Watermelon radish soup
POSTED ON October 2, 2015
Get ready because this soup is outstanding! It not only looks stunningly beautiful, but it’s also deeply nourishing and surprisingly simple to make!
The recipe is from Heidi Swanson’s latest book Near and Far: Recipes Inspired by Home and Travel, which is a truly stunning and thoughtful book. The recipes, photos and overall tone of Near and Far captured me right from the start. I love the way it’s divided into countries with a pantry list for each place and photos that depict the mood and inspire one to create. There are so many recipes I want to try; here are a few to give you a sense of what creative deliciousness the book beholds: Fennel Stew with (my favorite) corona beans, saffron (lemon and olives); Spicy Green Soup with Serrano chili, herbs, ginger and almonds (Yum!); and, Turmeric Miso Soup with black pepper, garlic and olive oil. Plus there are many great drink ideas: Verde Gin & Tonic with coriander, fennel and dill; Pimm’s cup with green coriander seeds, cucumber and ginger beer; and, Lillet Shrub with white wine vinegar, frozen cherries and Byrrh (a French aperitif). Oh, and if I had a rose bush, I’d make the Quick Pickled Rose Petals!
This recipe came from the Japan section of the book, which fast became my favorite with its clean, healing flavors combined with new and inspiring ideas. Making a vibrant pink broth from watermelon radish is a brilliant idea; the flavor reminds me of the daikon broths I used to eat when working in a Japanese restaurant. It is light, soothing and head clearing with a more-ish flavor. Watermelon radishes share the same sharp radish taste as daikon and stand up just as well to cooking, when they soften and sweeten. I would happily drink this invigorating broth everyday. Congratulations on such a beautiful book Heidi!
If you’ve cooked from this book I’d love to hear what you made!
Watermelon Radish Soup
As Heidi says in her head note for this recipe; “this soup is all about the broth. And if you hit the mark, it should make you glow from the inside” Heidi suggests 3 ½ tablespoons of ginger juice, I started with half and found it strong enough, so adjust to taste. To make ginger juice: grate fresh, unpeeled ginger, place in the palm of your hand (or a fine-mesh strainer), squeeze out juice and measure.
Recipe from Near & Far, Recipes Inspired by Home and Travel, by Heidi Swanson, Ten Speed Press 2015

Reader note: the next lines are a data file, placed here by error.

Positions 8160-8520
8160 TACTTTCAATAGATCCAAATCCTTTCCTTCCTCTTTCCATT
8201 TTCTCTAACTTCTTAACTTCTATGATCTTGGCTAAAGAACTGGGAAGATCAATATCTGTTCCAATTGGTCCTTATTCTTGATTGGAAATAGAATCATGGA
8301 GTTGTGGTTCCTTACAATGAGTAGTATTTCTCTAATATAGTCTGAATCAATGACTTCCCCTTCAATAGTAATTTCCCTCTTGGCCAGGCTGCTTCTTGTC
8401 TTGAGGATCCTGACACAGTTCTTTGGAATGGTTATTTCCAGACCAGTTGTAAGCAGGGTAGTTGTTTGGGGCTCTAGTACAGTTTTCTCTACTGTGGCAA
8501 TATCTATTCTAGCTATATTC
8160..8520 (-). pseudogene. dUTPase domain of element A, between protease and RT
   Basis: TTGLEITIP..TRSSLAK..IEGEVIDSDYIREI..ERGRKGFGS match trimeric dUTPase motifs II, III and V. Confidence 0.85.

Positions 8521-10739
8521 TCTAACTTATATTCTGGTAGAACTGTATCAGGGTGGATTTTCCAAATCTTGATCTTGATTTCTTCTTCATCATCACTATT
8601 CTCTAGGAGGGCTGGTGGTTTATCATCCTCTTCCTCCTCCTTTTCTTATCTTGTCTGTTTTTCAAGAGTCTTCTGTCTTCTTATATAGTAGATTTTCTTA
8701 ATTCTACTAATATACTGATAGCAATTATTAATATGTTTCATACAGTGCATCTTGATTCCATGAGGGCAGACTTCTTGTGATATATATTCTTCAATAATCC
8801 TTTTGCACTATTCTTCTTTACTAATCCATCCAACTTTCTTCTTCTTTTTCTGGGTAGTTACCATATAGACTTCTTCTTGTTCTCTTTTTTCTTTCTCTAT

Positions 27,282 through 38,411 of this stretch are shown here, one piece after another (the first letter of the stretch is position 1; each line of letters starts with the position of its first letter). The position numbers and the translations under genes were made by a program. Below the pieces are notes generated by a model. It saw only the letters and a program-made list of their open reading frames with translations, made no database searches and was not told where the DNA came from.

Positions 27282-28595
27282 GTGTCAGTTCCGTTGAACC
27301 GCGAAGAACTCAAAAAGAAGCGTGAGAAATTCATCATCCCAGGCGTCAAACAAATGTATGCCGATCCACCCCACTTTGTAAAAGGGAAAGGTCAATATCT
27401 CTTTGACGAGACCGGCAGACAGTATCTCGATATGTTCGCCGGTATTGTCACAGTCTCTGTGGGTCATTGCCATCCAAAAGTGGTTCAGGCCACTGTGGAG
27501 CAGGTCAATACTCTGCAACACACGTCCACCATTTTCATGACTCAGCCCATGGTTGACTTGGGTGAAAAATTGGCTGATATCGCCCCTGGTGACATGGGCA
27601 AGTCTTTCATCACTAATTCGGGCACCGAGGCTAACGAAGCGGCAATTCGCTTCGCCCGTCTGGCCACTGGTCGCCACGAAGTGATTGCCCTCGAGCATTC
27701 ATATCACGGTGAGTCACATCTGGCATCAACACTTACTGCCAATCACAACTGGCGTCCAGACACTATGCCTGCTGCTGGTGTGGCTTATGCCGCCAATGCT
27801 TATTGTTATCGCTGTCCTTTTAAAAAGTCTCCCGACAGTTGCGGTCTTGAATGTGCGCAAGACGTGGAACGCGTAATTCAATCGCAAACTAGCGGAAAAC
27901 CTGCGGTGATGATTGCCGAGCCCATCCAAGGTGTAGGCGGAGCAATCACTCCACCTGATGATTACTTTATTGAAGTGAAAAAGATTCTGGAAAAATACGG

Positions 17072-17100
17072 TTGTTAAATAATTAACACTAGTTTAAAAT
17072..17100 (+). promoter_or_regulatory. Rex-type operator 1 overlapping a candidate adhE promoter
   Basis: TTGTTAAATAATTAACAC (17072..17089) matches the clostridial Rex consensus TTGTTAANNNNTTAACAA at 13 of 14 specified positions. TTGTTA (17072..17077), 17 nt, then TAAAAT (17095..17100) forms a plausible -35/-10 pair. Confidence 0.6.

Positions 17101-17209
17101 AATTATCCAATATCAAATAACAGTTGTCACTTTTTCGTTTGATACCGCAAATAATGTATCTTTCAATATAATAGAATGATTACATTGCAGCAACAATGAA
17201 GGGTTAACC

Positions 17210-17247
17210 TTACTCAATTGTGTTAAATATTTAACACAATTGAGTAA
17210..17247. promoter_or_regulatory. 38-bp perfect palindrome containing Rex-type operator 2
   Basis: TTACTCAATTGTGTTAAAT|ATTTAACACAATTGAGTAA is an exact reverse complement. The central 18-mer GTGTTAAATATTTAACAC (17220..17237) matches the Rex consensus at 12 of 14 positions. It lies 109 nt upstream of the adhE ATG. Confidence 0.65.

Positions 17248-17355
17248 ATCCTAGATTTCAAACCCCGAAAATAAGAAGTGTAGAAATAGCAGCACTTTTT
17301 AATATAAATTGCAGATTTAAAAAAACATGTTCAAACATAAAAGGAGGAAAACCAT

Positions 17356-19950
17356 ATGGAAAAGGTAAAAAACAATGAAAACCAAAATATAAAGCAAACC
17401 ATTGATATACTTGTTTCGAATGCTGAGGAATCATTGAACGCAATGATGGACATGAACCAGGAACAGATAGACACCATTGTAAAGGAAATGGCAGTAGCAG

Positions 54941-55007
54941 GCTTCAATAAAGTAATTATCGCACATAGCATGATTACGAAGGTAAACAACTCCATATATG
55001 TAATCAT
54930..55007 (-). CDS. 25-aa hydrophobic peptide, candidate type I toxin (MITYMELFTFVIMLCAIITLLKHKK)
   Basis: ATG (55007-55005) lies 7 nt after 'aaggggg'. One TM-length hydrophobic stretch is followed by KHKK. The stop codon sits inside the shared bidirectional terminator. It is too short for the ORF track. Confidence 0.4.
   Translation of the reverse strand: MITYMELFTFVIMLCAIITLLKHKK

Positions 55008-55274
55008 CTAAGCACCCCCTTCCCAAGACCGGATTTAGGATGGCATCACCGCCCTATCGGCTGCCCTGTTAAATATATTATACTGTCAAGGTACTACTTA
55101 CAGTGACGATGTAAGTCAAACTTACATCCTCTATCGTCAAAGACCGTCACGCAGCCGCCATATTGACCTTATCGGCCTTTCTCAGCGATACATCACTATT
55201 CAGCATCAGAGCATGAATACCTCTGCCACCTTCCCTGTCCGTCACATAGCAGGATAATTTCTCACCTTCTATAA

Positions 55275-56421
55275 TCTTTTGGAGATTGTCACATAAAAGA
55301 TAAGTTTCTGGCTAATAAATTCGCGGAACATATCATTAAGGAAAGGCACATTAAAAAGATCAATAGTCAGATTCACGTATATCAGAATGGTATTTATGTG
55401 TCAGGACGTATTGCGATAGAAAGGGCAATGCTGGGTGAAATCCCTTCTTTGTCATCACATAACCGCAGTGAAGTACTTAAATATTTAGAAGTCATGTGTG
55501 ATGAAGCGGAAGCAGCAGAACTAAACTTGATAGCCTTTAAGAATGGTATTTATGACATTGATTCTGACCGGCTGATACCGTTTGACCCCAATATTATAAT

1 pound/455 g silken tofu
6 cups/1.5 L water
2 cups/8 oz/225 g watermelon radish, peeled and cut into ¼-inch/6mm dice, plus more, thinly sliced, to serve
5 large kale leaves (or equivalent quantity of nettles), stemmed and finely chopped
3 ½ tablespoons fresh ginger juice
1 ½ teaspoons fine-grain sea salt
6 green onions, thinly sliced
Black sesame seeds, to serve
Fashion a double boiler using a stainless steel bowl placed over a smaller saucepan of simmering water. Gently place the tofu in the stainless steel bowl, cover, and heat through while you’re working through the rest of the recipe. You want the tofu to be warm when it is combined with the hot broth later in the process.
In a saucepan over medium-high heat, bring the water to a simmer. Add the watermelon radish and cook until tender, 7 to 10 minutes. Stir in the kale, ginger juice, and salt and continue to simmer for a couple of minutes more.
To serve, spoon a bit of warm silken tofu into each bowl. Ladle in the hot broth and radishes and garnish with green onions, slices of watermelon radish, and a sprinkling of black sesame seeds.
Variation: For a more substantial meal, serve over brown rice or soba noodles.
POSTED IN appetizer, cleanse, Gluten free, Soup
never miss a recipe!
sounds great !
I have just received this book and I also targeted this recipe but can’t seem to find watermelon radish in south california. need to find a way !
and next one will be the pozole verde recipe !
Yes the Posole sounds so good! Perhaps in the cooler whether you’ll find the radishes!
This soup is beautiful and so cleansing, perfect for this time of year with the cold weather and sniffly noses! I realize the color my not be quite as pink, but I’m wondering if any type of radish can be used? not sure I’ll be able to get my hands on watermelon radishes. Also, could the radish tops be used in place of kale in this soup?
Yes, like I say in the post daikon is often used to make Japanese broths so I think it would be perfect here. Other small radishes soften a lot when cooking so not sure how they would taste. You could definitly use radish tops instead of kale! Let me know how it goes!
Hi Amy is the book: give,, AT Home in the Wholefood Kitchen “also in the German language?
It will be coming out in German fall 2016.
Thank you so much for sharing this recipe from Heidi’s book, Amy! I am enjoying this soup over brown and sweet rice in addition to the tofu as I type this, and I am feeling the glow all over 🙂 I look forward to more of what Near and Far has to offer once I get it!
What a beautifully unusual soup! Just lovely! 🙂
This was very tasty! I’ve never used silken tofu before, but it turned out surprisingly well. Thanks for the recipe!
So happy you enjoyed it! The book Near and Far has lots of great recipes, although this is the only one I have made.
Thanks for writing!
I fell in love with this soup as soon as I saw the picture.
I just had to make it but where? Oh where? was I going to find watermelon radishes here in the south of France?
I went to the market the other day and bought every peppery root I laid my eyes on thinking I’d cheat with a small bit of beet root to get the color right.
But the to my utter surprise I found this exotic radish at the very last stall I visited!
I made this for breakfast and really felt spoiled!
Needless to say I’ll be eating a lot of radishes this week to finish up the rest of them…